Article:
I don’t know if the suspension changes improve the bike, as we didn’t have a 2012 to compare, but the bike is still a great performer. It handles better and feels lighter than any 637-pound (Yamaha’s Wet Weight claim, seven pounds less than the 2012) bike should, and kudos to Yamaha for making suspension adjustment easy—a lever adjusts rear spring rate from firm to soft, and front compression and rebound adjustments are all handled in the right 48mm fork leg. Aided by the specially developed Bridgestone BT-023F tires, the FJR turned easily and felt planted and secure, even on cold, slippery downhill turns. Nobody felt like testing the traction control, but it’s there, along with “unified” ABS brakes—useless until you need them, and then they’re worth everything you own.


Long-distance comfort is impressive. The two-position-adjustable seat, clad in a new seat cover with Nubuck-esque “high quality” side trim, is wide and supportive, though the foam started to feel unpleasantly hard after a few hours. The seating position is close to perfect, and the bars adjust fore and aft so you can get it perfect-er. The windscreen seems much improved—airflow is smoothed out, with less buffeting (Yamaha offers a taller, wider screen if it’s still too noisy for you) and it raises and lowers twice as fast as the old one. Plus, the screen stays in place when you remove the key, eliminating one tiny irritation.

Some improvements I (and many others, doubtless) would like to see haven’t materialized. While the new rider information display is data-packed and easy to use, there is no sound system or Bluetooth connectivity, something farkle-addled hypertourers like, along with portable-generator levels of alternator output (the FJR puts out 490 watts at 5000 rpm, leaving 325 watts of excess capacity, according to the Powerlet people, sufficient for most solo touring needs), and luggage capacity is reminiscent of the closets in Victorian houses—didn’t those people own more than three changes of clothes? At least Yamaha offers a man-sized 50-liter top case, complete with backrest to beef up your trousseau.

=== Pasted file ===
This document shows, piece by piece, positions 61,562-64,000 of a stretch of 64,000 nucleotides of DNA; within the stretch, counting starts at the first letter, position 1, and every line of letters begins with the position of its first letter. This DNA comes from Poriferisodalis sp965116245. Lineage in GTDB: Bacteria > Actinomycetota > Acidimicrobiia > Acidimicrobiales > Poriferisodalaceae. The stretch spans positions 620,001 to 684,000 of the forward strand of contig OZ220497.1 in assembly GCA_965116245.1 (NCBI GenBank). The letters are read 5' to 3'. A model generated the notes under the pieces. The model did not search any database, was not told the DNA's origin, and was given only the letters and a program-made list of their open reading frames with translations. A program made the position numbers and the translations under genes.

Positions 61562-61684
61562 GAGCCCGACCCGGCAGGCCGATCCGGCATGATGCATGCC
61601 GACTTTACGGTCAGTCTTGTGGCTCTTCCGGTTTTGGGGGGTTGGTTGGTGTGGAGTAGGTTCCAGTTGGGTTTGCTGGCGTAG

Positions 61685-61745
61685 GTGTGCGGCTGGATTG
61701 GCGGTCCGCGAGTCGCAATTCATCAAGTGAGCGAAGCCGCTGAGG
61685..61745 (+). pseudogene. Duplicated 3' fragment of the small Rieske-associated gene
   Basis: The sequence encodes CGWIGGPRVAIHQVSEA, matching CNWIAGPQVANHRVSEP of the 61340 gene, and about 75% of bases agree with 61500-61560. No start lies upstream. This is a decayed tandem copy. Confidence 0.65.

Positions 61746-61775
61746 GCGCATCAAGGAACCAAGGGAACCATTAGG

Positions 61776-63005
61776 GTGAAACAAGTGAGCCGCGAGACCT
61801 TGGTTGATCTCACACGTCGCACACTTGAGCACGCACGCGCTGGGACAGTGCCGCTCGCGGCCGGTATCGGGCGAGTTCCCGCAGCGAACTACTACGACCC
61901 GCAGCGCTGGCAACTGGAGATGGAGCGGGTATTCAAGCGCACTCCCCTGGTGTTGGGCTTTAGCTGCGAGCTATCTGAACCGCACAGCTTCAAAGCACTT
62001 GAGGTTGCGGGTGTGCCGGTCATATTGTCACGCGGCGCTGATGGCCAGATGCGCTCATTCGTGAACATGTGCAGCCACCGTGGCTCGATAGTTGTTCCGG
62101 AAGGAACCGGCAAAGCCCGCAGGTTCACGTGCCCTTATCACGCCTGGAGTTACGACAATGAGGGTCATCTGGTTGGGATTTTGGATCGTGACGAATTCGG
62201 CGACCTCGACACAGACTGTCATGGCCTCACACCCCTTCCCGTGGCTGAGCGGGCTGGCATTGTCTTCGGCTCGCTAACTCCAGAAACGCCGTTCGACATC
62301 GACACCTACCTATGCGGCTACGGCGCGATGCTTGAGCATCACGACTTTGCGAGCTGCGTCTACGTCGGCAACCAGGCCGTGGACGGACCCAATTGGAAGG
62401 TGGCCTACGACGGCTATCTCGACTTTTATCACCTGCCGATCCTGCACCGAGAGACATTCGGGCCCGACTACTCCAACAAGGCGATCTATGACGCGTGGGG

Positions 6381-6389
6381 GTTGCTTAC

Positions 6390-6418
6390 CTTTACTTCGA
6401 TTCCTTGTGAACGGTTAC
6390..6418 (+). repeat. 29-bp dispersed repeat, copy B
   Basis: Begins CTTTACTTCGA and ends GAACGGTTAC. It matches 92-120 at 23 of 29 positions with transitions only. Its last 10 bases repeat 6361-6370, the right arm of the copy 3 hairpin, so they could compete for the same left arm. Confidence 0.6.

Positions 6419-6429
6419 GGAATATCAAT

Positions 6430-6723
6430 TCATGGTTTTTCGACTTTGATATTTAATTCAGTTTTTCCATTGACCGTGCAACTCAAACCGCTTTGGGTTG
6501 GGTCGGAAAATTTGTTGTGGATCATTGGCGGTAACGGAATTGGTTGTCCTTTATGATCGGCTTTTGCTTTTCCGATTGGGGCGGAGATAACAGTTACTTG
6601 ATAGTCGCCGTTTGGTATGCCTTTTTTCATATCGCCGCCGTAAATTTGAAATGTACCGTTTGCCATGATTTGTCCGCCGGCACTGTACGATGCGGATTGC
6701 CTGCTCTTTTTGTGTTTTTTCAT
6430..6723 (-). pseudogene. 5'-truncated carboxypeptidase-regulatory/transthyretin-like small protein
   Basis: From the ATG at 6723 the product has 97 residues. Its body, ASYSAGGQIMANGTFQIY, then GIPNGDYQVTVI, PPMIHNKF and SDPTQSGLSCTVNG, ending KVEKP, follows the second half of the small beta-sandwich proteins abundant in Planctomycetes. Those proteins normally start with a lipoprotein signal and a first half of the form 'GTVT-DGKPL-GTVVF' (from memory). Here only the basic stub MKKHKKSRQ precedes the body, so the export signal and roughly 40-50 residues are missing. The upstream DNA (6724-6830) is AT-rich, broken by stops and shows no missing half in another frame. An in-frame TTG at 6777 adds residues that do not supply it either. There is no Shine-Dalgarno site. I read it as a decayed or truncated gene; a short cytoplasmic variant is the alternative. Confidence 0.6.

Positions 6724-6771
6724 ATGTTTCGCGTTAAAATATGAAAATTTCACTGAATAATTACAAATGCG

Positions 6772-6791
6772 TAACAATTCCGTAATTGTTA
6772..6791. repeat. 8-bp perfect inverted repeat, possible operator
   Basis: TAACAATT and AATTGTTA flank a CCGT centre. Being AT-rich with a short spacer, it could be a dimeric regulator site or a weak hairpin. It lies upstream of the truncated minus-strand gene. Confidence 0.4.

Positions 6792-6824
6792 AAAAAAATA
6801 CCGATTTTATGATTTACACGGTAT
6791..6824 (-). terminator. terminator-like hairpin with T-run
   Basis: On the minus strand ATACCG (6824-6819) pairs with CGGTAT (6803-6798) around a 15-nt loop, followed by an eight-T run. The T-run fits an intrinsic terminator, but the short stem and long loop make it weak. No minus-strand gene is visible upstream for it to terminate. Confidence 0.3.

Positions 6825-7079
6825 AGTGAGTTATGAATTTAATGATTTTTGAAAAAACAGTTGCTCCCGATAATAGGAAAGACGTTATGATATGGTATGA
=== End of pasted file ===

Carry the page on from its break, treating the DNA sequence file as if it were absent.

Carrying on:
So while the lack of a total redesign after 12 model years may be a disappointment for some, Yamaha delivers on the original promise of the FJR—a light, sporty-feeling tourer you can ride like a sportbike. At an MSRP of $15,890, it’s just $300 more than last year and is cheaper and lighter (by a lot!) than Kawasaki’s Concours14, Honda’s ST1300 or BMW K1600GT. Good enough for another 13 years? Maybe not, but for sporty-touring it’s good enough for me and it’s probably good enough for you too.

*Yamaha claims 36 mpg based on EPA emissions info. Average reported fuel economy on Fuelly.com for FJR models is around 40.


Long Term report


After Gabe rode the new FJR at the press introduction, we wanted to get the bike for a longer term evaluation.
Click to learn more...

As covered in our earlier articles, the 2013 FJR receives a number of revisions to a platform that is essentially in its 13th model year. After putting a number of miles on the bike, however, the only thing that really betrays the age of this platform is the five-speed transmission. Virtually all the competition has gone to six-speeds.

The first thing that strikes you about the FJR is its powerful and smooth engine. This is not a bike in need of a heart transplant, and further refinement of the fuel injection has resulted in very smooth throttle transitions. This revised model adds two selectable engine maps, including Sport and Tour.

The “Sport” mode offers a surprisingly different feel from the “Tour” mode. Although both offer full power, while in Sport mode, the rider has a much more crisp and immediate engine response. The bike just feels like it accelerates much more quickly and it is more lively. Even with the new traction control system, the Tour mode offers a reassuring softening of the power delivery for use in foul weather or when the rider just wants to cruise along in a slightly less aggressive manner. We did not test whether the Tour mode offers superior fuel economy.